National Museum of the USAF
Curtiss P-40E Warhawk
|Dimensions||37'4" by 31'9"
11.38m by 9.68m by 3.76m
|Wing area||236 square feet
21.9 square meters
|Weight|| 6350-9200 lbs
|Maximum speed||355 mph at 5,000 feet
571 km/h at 1520 meters
|Climb rate||30 feet per second
9.1 meters per second
|Service ceiling||29,000 feet
|Power plant||1 1150 hp (857 kW) Allison V-1710-39 vee-12 engine driving a three-bladed propeller|
|Armament||6 0.50 fixed
wing machine guns with 281 rounds per gun
|External stores||1 500 lb (227 kg) or 2 100 lb (45 kg) or 6 20 lb (9 kg) bombs or one 52 gallon (197 liter) drop
|Range||670 miles (1080 km) normal
900 miles (1450 km) with drop tank
|Fuel||157 gallons internal
594 liters internal
|Production||13,738 from 1940-3 at Curtiss-Wright
140 Tomahawk 1
110 Tomahawk IIA
930 Tomahawk IIB
560 Kittyhawk I
1500 Kittyhawk IA
1311 P-40F/Kittyhawk II
700 P-40L/Kittyhawk II
P-40 was produced in great variety throughout the war.
P-40B used a a 1040 hp (775 kW)
V-1710-33 engine and was armed
with two 0.50 machine guns in the cowling and two 0.30 machine guns in
The C used a 1040 hp (775 kW) V-1710-33
added two more 0.30s in the wings. Neither the B or C had any
provisions for bombs, but the C could accommodate a 52 gallon (197
liter) drop tank.
The F used a 1300 hp (969 kW) Packard V-1650-1 Merlin
engine with a two-speed supercharger. This improved the performance
somewhat at high altitude. Most of these aircraft were deployed to the
The K used a 1325 hp (988 kW) V-1710-73
engine that significantly improved performance.
The L was essentially an F with just four
0.50 machine guns and other weight saving measures, including a
reduction in fuel capacity to 120 gallons (450 liters). This failed to
improve performance significantly, and production was halted so that
the Merlin engines could be diverted to production of the P-51 Mustang.
The N used 1200 hp (895 kW) V-1710-81,
-99, or -115 engines and could carry three 500 lb (227 kg)
bombs. It had a maximum speed of 378 mph (608 km/h) at 15,000 feet
(4570 feet), but
sacrificed fuel capacity and was armed with just 4 0.50 machine guns.
The N-5 later reverted to six machine guns.
The –B and –C were known as the Tomahawk and the later models, which used a new series of Allison engines permitting a shorter nose, as the Warhawk.
Although generally regarded as outclassed by the Zero, the P-40 was the best fighter the U.S. Army Air Force had available in any quantity at the start of the Pacific War. It reflected an American design philosophy that called for heavily armed, rugged, fast fighter aircraft with self-sealing fuel tanks and armor for the pilot. The most serious defect of the earlier models was the lack of any kind of supercharger, which severely limited the high altitude performance. At the time, turbochargers were in short supply and all were reserved for bomber construction. The P-40 was much tougher than the Zero, and slightly faster at sea level, but it was also much less maneuverable at low speeds and had a poor climb rate.
The P-40 had its roots in the P-36
Hawk, which was an excellent aircraft in its day, but distinctly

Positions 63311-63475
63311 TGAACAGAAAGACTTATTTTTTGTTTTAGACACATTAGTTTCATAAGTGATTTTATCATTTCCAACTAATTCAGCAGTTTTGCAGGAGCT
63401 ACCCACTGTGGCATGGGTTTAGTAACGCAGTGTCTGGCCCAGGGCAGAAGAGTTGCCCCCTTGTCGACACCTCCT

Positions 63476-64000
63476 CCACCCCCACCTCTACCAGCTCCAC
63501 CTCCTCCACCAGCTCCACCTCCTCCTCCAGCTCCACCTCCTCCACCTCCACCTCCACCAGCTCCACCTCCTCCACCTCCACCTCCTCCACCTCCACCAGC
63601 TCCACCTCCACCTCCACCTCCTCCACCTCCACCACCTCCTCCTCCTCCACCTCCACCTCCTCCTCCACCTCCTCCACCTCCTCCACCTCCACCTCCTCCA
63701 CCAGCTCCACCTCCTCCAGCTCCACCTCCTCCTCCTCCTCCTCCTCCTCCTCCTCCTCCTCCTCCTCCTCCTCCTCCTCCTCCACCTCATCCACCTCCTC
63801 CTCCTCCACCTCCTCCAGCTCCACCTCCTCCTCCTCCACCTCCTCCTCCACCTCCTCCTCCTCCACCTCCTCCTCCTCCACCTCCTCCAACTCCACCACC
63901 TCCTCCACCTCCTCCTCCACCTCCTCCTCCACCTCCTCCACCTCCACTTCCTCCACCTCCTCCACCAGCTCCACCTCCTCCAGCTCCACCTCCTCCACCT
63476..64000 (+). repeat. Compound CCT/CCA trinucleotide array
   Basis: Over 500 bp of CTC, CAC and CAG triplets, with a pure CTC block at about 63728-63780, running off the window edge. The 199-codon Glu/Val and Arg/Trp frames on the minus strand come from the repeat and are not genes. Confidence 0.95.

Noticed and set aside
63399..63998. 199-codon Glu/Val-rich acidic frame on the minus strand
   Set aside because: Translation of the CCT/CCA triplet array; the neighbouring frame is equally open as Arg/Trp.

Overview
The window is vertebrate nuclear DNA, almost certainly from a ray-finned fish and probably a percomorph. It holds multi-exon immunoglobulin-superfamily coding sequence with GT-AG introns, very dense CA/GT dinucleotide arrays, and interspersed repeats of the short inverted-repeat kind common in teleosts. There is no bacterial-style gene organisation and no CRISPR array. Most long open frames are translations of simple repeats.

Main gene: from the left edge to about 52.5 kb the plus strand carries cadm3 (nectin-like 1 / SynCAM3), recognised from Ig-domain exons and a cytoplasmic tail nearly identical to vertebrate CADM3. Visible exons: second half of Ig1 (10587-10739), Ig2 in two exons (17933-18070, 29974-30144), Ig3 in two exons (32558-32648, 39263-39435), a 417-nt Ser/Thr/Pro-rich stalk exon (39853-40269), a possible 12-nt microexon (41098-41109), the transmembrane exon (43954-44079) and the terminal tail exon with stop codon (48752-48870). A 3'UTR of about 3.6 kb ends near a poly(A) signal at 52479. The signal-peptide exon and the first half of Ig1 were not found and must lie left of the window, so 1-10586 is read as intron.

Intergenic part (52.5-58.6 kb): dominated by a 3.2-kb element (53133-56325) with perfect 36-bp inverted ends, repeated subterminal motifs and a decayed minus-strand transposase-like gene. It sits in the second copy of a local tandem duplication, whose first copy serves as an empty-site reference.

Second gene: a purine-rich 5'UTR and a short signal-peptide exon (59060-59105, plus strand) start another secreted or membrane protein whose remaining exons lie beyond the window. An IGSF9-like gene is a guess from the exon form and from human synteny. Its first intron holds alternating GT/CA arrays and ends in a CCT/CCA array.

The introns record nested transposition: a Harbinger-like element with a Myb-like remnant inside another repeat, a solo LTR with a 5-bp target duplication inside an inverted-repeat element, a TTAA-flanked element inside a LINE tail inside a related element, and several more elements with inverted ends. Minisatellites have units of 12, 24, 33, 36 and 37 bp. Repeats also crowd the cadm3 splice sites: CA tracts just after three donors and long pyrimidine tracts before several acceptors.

obsolescent by 1939. Curtiss designer Donovan Berlin redesigned the
aircraft around the Allison V-1710 inline engine, which was just coming
into production in 1938, and the first prototype XP-37 achieved a speed
of 340 mph (550 km/h). However, the engine proved mechanically
unreliable and the cockpit had dismal visibility, and the design was
abandoned. Berlin tried again with the XP-40, doing away with the
super-turbocharging system of the XP-37 based on the Air Corps' belief
that maximum performance was needed at just 15,000 feet (4600 m). The
new aircraft was built around an improved V-1710 with ordinary
supercharging, greatly simplifying the design. The prototype flew on 14
October 1938. In spite of a disappointing top speed of 340 mph (550
km/h), the Air Corps liked its handling and dive rate. More important,
the aircraft would relatively cheap to manufacture using existing P-36
jigs and could be available relatively quickly in considerable numbers.
In 1939, the Air Corps was desperate to get new fighters quickly and in
large numbers, and more promising designs such as the P-38 were at least two years away from
The first production aircraft were delivered in early
1940 and proved able to reach 357 mph (575 km/h) at 15,000 feet (4600
m). However, this model lacked armor or self-sealing fuel tanks and was
relatively lightly armed, with two cowling 0.50 machine guns and two
wing 0.30 machine guns. Pilot armor and self-sealing tanks were added
in the P-40B, at significant cost in speed and climb rate. By the time
war broke out in the Pacific, Curtiss was producing the P-40E, which
used an improved Allison engine, gave better cockpit visibility,
improved the armament, and incorporated a number of other refinements.
Although it never became an official capability, some U.S. air units in China were improvising bomb racks for 1000lb (454 kg) bombs for the P-40 by 1943.
Because of its poor high-altitude performance, the P-40
almost always had to surrender the initiative to higher-flying
opponents. Here its ruggedness and protection were critical to allowing
it to survive the enemy's first pass. Pilots who understood its
strengths and weaknesses, such as Australian
Clive Caldwell (20.5 kills), were able to make good use of the
aircraft; but the consensus of aviation historians is that the P-40,
though it was continually improved, never became a great aircraft.
Those exported to the British were known as
About 63% of P-40 squadrons were deployed to the
Pacific, and the P-40 continued in service in China until the surrender.
Romanus and Sunderland (1953)
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